[Fri Aug 19 16:53:18 2022] index.cgi: CGI::param called in list context from /home/kevin/sites/csua.com/PRODUCTION/index.cgi line 78, this can lead to vulnerabilities. See the warning in "Fetching the value or values of a single named parameter" at /usr/share/perl5/CGI.pm line 415. Entry 54685 (Berkeley CSUA MOTD)
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2022/08/19 [General] UID:1000 Activity:popular
8/19    

2013/6/3-7/23 [Reference/RealEstate] UID:54685 Activity:nil
6/3     Why are "real estate" and "real property" called so?  Does the part
        "real" mean something like "not fake"?
        \- without going into a long discourse into common law,
           it is to distinguish land/fixed property from intangible
           property [like a patent] and movable, personal property,
           like your car. Real property has historically had special
           rules, like needed written contract to sell/xfer.
           Somewhat curiously, tangible/"movable" property
           is also called "chattels", however you may get some
           odd looks if you use that word ... but that word doesnt
           just apply to cows. There is a lot of detail in this
           book, ... like "what is the difference between disseisin
           and novel disseisin" ... however it may be OOP:
           http://www.amazon.com/Law-Land-Evolution-Legal-System/dp/0671243225
           See also "actual malice".
           --psb
           \- BTW, one of the primary reason for the distinction between
              real/personal property, is that until the mid-16th cent, real
              property *could not be handed down in a will*, while
              personal property could be. This was partially solved
              by something called "livery of seisin", which had it's own
              problems, until eventually addressed by the Statue of Wills
              under Henry VIII ... something you probably didnt learn
              watching THE TUDORS. (again, I'm speaking of england, which
              is most relevant to the US. And the only area I am familiar
              with).
          \_ Is your wife still considered chattel property?
             \_ Not in California.
                \_ How about in Texas?
2022/08/19 [General] UID:1000 Activity:popular
8/19    

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Cache (3425 bytes)
www.amazon.com/Law-Land-Evolution-Legal-System/dp/0671243225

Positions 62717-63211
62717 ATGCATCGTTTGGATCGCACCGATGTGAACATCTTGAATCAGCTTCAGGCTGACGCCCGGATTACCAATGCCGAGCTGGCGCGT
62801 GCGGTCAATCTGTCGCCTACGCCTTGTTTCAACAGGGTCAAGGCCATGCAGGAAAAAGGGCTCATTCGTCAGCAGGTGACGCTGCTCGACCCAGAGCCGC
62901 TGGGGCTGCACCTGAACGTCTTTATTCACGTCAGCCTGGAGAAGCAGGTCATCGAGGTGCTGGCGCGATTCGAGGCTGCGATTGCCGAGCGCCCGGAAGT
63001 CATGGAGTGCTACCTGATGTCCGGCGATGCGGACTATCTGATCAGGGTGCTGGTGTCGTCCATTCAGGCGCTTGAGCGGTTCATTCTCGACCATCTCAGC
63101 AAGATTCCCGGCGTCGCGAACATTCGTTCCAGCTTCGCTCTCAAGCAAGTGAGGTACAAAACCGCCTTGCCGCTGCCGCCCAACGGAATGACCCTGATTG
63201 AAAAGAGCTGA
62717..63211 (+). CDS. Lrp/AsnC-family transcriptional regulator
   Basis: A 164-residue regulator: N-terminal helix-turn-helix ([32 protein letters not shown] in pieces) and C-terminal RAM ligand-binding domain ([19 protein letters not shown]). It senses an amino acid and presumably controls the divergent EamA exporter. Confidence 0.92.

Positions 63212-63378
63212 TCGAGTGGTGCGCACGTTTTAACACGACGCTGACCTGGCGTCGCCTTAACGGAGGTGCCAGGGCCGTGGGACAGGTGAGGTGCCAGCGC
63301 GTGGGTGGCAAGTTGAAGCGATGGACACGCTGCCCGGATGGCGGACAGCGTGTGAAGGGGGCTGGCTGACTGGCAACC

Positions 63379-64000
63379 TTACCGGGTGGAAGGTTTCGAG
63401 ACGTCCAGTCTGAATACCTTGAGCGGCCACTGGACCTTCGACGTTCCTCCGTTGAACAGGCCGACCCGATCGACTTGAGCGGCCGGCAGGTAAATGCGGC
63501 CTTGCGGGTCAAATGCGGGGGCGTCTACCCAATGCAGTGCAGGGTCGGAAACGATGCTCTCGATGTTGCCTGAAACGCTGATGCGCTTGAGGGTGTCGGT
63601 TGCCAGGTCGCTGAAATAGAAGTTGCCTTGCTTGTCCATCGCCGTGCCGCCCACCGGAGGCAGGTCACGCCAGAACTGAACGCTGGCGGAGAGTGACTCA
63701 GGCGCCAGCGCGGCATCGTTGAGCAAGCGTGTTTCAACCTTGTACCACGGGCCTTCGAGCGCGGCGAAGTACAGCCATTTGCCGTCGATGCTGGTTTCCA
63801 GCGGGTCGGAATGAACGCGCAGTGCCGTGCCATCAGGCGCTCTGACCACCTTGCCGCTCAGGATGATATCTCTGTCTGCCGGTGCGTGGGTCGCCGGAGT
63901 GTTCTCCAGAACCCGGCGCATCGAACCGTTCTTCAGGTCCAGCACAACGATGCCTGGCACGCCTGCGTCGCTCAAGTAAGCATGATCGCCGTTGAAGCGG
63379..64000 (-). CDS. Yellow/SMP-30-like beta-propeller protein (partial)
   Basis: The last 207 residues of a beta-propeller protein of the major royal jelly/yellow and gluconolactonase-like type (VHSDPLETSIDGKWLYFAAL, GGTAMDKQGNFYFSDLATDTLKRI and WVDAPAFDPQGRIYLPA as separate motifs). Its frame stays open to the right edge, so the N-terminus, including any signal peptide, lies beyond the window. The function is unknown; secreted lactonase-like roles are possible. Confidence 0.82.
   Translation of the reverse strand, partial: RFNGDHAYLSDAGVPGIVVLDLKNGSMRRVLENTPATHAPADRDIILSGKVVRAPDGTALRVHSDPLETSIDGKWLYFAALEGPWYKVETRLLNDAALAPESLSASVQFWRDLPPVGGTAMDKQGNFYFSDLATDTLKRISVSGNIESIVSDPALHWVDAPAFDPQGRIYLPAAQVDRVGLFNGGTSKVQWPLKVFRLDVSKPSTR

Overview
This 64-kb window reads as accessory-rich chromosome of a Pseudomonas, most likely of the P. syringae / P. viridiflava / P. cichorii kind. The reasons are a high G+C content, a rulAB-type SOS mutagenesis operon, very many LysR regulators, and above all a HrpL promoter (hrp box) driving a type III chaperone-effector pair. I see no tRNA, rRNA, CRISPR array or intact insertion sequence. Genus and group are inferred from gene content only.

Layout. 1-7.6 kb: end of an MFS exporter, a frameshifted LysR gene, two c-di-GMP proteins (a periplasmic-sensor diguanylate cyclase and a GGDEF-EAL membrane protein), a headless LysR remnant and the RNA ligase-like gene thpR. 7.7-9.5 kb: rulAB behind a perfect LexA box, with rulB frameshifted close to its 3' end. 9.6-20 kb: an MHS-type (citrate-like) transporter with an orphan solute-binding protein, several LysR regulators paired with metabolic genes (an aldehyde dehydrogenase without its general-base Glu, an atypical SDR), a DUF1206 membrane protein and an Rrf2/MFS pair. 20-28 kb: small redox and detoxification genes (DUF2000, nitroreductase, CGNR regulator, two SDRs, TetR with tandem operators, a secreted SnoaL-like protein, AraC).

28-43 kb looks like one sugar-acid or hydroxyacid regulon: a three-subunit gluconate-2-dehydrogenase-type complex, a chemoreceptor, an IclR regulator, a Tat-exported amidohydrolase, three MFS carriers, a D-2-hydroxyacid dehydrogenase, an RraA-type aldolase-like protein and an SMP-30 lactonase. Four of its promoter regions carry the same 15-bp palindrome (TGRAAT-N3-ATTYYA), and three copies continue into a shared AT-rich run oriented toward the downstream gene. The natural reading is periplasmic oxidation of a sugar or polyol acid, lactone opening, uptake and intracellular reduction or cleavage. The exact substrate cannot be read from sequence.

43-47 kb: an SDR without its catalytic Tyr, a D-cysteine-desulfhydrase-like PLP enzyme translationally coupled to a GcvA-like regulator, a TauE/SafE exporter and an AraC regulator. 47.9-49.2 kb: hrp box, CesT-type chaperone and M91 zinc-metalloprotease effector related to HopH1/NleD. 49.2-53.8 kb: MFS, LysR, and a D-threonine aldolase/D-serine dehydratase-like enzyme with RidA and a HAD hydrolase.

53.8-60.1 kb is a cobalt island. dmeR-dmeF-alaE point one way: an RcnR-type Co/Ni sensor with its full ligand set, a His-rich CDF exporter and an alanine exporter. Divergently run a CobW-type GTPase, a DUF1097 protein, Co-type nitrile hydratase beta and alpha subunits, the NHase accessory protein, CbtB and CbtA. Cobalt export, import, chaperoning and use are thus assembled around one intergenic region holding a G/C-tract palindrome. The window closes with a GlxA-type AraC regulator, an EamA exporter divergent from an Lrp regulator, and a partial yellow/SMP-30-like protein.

edu Format:Paperback Mr Rembar has created, if you can believe it, an engaging history of the Anglo-American legal system. He has done a superlative job of making the development of writs and other legal tools of the legal system we know today into a highly readable text which will appeal to those outside of the profession, as well as to practitioners. Using the last known duel to occur in the United States, Mr Rembar develops the concept of trial by battle into an explication of how our legal system came to be as it is. He shows how and why this archaic legal concept has fallen into disfavor and explains why the paradigm shifts have occured. His use of the reign of Henry II of England as an exemplar of legal innovation is entralling and gives a new insight into the lives and processes that stood at the inception of our law courts and all their minions. This book is currently my top recommendation to anyone who reads history for pleasure. Former Rater Format:Paperback|Amazon Verified Purchase Attorney Rembar is the counsel who successfully defended (mildly erotic by today's standards) literature before the Supreme Court. This work is a fascinating study of the history of law and a fine advocate's perspective of the western legal tradition from its British origins through modern statutory and regulatory systems. Rembar then uses a Zen-like analysis of the man and tiger as the introduction to his unique perspective on the evolution and application of the law. A fine, fine effort from the author of The Death of Obscenity. Acute Observer Format:Paperback Charles Rembar is the lawyer who successfully defended the publication of books that had been called obscene. He later wrote a book on these trials which won acclaim in New York and London. This book traces the growth of our legal system since Medieval times and contrasts it to the Civil Law used in Europe and other countries. The jury trial and cross-examination of witnesses are the prime differences of our Common Law. This book is divided into subjects, it does not proceed in historical order. It can be entertaining and educational, but often seems tedious. Rembar points out how the legal system has evolved over the centuries, things that are taken for granted today may only be one or two centuries old. Surely the Black Death of the 14th century must have had an effect on the laws? Before the Civil War only those corporations that served a public utility (water supplies, canals, and railroads) were given the privilege of limited liability. Afterwards this privilege was extended to companies and damaged many small businesses. Gerry Spence has pointed out how a trial lawyer is the common person's sole champion against the injuries of corporations. The corporate media attacks lawyers with stories designed to demean and deride lawyers (but not the corporate lawyers). One such attack is to argue against contingency fees, which would prevent many people from recovering damages for any personal injury. You can't depend on good will or laws unless someone has an interest in enforcing the laws (class action suits). The chapters on "Evidence" and "The Rights of the Accused" seem like the most relevant to a general audience. It basically forbids torture to get a suspect to confess. The Third Amendment prevents political oppression by any invasion of privacy. The 'Acknowledgment' lists the works of legal history found notable.